School, the last awful frontier. How could she ever regain her status as a normal human being? She had always been the good kid at Grace Christian "A". Now she was considered unstable or a trouble maker by the faculty. People at church were beginning to believe all the gossip too. Why hadn’t she spoken up? Why didn’t she tell Mr. Decker and Mr. Hammond the truth? She had said nothing at all.

     Dad called for supper. Her time with Tanner was up for this week. She really did love the little guy. It was just so hard for everyone to care for him all the time.


     Fran and Tris prayed constantly for their little rosebud who apparently was wilting. Fran spent extra time with Terri every night at talk time, trying to get her to open up, but she shunned her mother’s love all the more. Tris noticed that she wasn’t writing sermon notes in her ever-present notebook any more. She was getting hateful with the boys too, even TJ, whom she had always protected. Tamika tried to get her to talk too.

     It was a few days before Halloween. The boys had decided to go around passing out tracts on Trick-or-Treat night. They wanted Tamika and Terri to go with them. Tamika wanted to, but had to babysit Tanner. Dad had a deacon’s meeting, and Mom had the flu. Terri had planned to go along, but when TJ called her to go, Terri had changed her mind. She turned on him like a vicious dog. TJ backed away, confused and worried.

     “Dad,” he asked during talk time, “What’s wrong with Terri? She always wanted to serve God. Now she doesn’t care about Him anymore. She doesn’t do anything but write in that old book of hers – except in church. She doesn’t take notes anymore.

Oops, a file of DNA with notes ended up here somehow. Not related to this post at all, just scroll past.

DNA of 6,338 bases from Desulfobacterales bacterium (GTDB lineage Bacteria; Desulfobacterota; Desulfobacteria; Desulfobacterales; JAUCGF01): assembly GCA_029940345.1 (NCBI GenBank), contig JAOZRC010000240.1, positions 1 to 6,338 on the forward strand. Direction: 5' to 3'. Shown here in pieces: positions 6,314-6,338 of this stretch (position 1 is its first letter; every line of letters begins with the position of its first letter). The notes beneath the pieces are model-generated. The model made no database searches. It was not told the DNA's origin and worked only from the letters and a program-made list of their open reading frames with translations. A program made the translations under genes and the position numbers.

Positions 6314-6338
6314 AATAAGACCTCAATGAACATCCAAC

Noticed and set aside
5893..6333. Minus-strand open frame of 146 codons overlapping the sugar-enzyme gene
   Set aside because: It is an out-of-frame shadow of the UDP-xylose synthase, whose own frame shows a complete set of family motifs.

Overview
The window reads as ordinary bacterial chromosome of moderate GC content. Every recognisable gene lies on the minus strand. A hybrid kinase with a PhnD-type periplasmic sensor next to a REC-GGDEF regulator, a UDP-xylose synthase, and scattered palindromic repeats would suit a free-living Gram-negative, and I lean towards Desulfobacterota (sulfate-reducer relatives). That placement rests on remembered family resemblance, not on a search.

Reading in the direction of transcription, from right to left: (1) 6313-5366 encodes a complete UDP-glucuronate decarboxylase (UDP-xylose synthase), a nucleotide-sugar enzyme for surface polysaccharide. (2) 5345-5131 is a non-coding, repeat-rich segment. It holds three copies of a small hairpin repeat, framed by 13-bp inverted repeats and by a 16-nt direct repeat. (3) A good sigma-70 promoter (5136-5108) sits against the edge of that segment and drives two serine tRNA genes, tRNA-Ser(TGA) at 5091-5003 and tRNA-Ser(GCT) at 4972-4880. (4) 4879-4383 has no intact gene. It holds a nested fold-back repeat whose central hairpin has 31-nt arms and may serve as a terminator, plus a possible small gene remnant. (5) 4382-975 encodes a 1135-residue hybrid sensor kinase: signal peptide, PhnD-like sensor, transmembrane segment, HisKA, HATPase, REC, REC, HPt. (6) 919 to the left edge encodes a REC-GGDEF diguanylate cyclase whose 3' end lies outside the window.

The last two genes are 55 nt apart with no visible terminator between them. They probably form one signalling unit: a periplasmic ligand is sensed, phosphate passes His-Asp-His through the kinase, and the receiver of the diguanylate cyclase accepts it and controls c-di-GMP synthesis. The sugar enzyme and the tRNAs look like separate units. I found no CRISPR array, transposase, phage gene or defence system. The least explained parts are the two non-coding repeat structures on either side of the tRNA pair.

“You noticed that too, Son?

     “Uh huh.”

     “I wish I knew, TJ. I’m not sure I understand either. Your mother says it part of being a girl growing up. I’m sure glad you, Ty, Tom, and Tanner are boys.”

     “Me too. Let’s quit talking. Let’s pray for her tonight.”

     Dad smiled and gave his oldest son a bear hug. They understood each other perfectly.


      November rolled in. Nothing had changed. The insurance company still had not given approval for money for a new house to be built. Terri still had said nothing. She was working on schoolwork under her dogwood tree. It was a warm day in Alabama. Inside she could hear Tanner crying. He was getting a good set of lungs. Mom was talking, trying to calm him. Tamika was singing in their room. Ty was practicing for a performance with his boys’ choir, playing the accompaniment on a piano someone at church had loaned them. (There were now two less chairs in the small room.) Terri knew God had given him a talent like He had her, but there were two people singing and the piano over top of Mom’s continuous talking. TJ and Tom were throwing football in the old cotton field next to the house that Preacher Talbert had given them to use.